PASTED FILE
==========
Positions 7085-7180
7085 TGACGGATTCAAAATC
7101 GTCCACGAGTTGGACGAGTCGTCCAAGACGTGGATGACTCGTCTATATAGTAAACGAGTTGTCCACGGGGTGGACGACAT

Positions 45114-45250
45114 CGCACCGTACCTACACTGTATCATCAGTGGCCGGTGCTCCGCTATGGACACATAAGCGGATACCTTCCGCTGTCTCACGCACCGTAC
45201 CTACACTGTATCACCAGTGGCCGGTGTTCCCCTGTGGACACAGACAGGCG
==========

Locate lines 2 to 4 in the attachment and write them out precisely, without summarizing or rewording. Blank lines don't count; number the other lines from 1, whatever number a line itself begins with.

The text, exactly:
7085 TGACGGATTCAAAATC
7101 GTCCACGAGTTGGACGAGTCGTCCAAGACGTGGATGACTCGTCTATATAGTAAACGAGTTGTCCACGGGGTGGACGACAT

Positions 45114-45250